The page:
session upon mobility/nomadicity.


IPAuth-6:    Must fit into TR-101 operational model
Compliance: 
Explanation: Although we do not see any issues there, IETF does not have the 
             expertise to fully evaluate this requirement.


IPAuth-7:    Must support revoking authentication
Compliance:  Yes	
Explanation: PANA Termination message is explicitly designed for that
purpose.


IPAuth-8:    Must handle L3 CPE device authentication and end-device (PC) user

             based authentication (likely with L2 CPEs in the latter case)
Compliance:  Yes
Explanation: PANA Client (PaC) can be implemented on both CPEs and
end-devices.


IPAuth-9:    Should be simple to implement on client (PC or CPE)
Copliance:   Yes
Explanation: Implementation does not require changes to the operating system.

             Open source implementation available.


IPAuth-10:   Must be independent of medium type (eg Fixed Ethernet, Legacy
ATM, 
             PON, WiFi, WiMax, etc)	
Compliance:  Yes	
Explanation: This is the original design goal of PANA.


IPAuth-11:   Must not require major re-work for IPv6. None ideally.	
Compliance:  Yes	
Explanation: Same protocol can be used for both IPv4 and IPv6. 


IPAuth-12:   Must be resilient to attacks on the subscriber, eg against 
             brute-force challenge attacks, or  spoofing of an authenticator 
             edge device
Compliance:  Yes
Explanation: Rate limiting, message validation, message authentication are
used 
             against such threats.


IPAuth-13:   Must offer authenticator edge device resiliency, eg not be prone
to 
             DOS authentication attacks
Compliance:  Yes
Explanation: Stateless handshake and rate limiting are used against such 
             threats.


IPAuth-14:   Must allow for authentication and download of  subscriber service

             profile before service IP address is assigned
Compliance:  Yes
Explanation: PANA requires an IP address be configured prior to authentication

             (a IPv4/IPv6 link-local, or a short-lease DHCP address), but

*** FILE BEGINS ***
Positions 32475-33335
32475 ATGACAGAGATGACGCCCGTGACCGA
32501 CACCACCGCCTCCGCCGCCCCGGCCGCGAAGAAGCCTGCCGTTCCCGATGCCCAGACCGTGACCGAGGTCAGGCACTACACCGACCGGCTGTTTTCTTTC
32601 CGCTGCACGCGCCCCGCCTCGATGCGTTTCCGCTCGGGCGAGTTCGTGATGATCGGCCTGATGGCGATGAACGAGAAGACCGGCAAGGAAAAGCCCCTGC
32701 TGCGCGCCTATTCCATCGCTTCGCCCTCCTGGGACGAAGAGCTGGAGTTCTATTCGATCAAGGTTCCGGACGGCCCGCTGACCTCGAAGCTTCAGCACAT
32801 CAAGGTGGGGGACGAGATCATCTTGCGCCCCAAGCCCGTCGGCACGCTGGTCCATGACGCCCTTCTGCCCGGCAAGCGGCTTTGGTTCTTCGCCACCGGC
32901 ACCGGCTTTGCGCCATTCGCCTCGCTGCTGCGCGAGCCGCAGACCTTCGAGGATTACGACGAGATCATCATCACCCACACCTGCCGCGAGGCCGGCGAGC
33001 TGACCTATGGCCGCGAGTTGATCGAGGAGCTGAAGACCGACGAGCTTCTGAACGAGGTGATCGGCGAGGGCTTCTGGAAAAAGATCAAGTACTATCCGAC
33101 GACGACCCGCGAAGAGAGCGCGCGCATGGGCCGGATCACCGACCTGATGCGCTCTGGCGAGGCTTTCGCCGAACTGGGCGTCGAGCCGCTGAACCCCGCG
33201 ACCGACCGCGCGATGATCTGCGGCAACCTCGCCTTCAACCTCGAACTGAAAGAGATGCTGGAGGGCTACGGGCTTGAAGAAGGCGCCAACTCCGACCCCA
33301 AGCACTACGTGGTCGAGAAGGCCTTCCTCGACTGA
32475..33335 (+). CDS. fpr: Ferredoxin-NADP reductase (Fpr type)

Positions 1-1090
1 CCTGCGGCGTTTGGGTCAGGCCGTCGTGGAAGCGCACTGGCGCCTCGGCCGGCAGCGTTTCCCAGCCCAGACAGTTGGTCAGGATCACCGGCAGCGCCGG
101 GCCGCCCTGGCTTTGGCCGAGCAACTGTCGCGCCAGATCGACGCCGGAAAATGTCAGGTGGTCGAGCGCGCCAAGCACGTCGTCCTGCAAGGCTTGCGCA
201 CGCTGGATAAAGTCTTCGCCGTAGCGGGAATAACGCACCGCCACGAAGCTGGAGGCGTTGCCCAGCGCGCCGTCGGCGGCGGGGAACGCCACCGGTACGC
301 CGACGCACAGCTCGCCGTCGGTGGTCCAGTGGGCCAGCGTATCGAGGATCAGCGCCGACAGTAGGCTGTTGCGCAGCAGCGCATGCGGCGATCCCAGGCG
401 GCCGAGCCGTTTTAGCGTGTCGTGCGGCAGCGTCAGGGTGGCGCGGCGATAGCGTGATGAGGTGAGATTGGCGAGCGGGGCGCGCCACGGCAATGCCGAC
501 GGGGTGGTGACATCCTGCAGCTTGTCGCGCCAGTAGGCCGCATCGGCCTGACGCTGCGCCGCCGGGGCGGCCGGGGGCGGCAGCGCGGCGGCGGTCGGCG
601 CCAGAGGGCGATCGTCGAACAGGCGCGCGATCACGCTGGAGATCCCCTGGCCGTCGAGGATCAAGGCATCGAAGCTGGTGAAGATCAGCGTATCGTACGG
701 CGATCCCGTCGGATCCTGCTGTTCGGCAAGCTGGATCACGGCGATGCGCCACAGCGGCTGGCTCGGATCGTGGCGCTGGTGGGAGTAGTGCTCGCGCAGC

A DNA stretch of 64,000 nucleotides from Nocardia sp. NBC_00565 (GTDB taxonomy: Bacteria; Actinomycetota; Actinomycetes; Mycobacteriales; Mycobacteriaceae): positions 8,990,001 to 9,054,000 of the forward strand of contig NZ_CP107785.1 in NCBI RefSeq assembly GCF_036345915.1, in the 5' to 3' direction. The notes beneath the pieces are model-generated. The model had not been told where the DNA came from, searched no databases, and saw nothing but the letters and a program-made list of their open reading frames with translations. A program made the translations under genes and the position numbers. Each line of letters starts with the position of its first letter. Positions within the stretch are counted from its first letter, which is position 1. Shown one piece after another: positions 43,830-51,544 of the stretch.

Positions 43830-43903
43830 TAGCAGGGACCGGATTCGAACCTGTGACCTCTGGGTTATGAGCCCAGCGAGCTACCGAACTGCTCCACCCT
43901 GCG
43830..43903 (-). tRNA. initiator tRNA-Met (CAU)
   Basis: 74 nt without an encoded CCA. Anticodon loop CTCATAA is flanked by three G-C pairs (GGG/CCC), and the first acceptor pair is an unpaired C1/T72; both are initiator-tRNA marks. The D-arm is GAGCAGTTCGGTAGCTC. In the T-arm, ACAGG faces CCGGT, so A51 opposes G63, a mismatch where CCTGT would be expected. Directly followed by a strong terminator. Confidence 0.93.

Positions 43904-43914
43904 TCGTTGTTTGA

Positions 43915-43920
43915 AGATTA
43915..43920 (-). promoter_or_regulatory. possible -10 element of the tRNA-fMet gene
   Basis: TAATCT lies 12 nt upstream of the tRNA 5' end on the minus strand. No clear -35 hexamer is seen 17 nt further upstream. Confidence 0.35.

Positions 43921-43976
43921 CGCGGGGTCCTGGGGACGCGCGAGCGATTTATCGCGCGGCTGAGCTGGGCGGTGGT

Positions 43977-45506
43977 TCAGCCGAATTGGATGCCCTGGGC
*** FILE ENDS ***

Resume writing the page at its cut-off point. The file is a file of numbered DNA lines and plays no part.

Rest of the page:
allows 
             the “service IP address� be assigned after authentication.


IPAuth-15:   Must offer an option to re-authenticate periodically or on
demand.
Compliance:  Yes
Explanation: Both the client-side and network-side are capable of initiating 
             re-authentication.


IPAuth-16:   At an absolute minimum, must provide equivalent or better
security 
             than PPP CHAP/MD5 does today. Must include the ability to move to

             more secure authentication methods over time.
Compliance:  Yes
Explanation: Supports any EAP method (including CHAP/MD5 equivalent of
EAP-MD5).


IPAuth-17:   Should  offer authentication fail/success reason message to 
             subscriber from authenticator . 
Compliance:  Yes
Explanation: Supports explicit authentication and authorization result codes 
             (extensible).


IPAuth-18:   Must allow for multiple authenticated subscribers on same
physical 
             or logical interface.
Compliance:  Yes
Explanation: PANA Session-ID can demultiplex multiple authenticated sessions 
             over the same physical/logical interface.


IPAuth-19:   Must  offer scalable subscriber management, eg not rely on 
             subscriber credentials configured on the authenticator Edge
Compliance:  Yes
Explanation: PANA is independent of any backend protocol (RADIUS, Diameter, 
             LDAP, etc.) that may or may not be used by the authenticator
edge.
 

IPAuth-20:   Must have a logical path towards standardization
Compliance:  Yes
Explanation: PANA specification is already approved by IESG and currently in 
             IETF RFC queue.


IPAuth-21:   Must scale to 10000s of  subscribers per L3 edge device (ie must

             be conservative in use of resources)
Compliance:  Yes
Explanation: See PANA Session Attributes in the spec.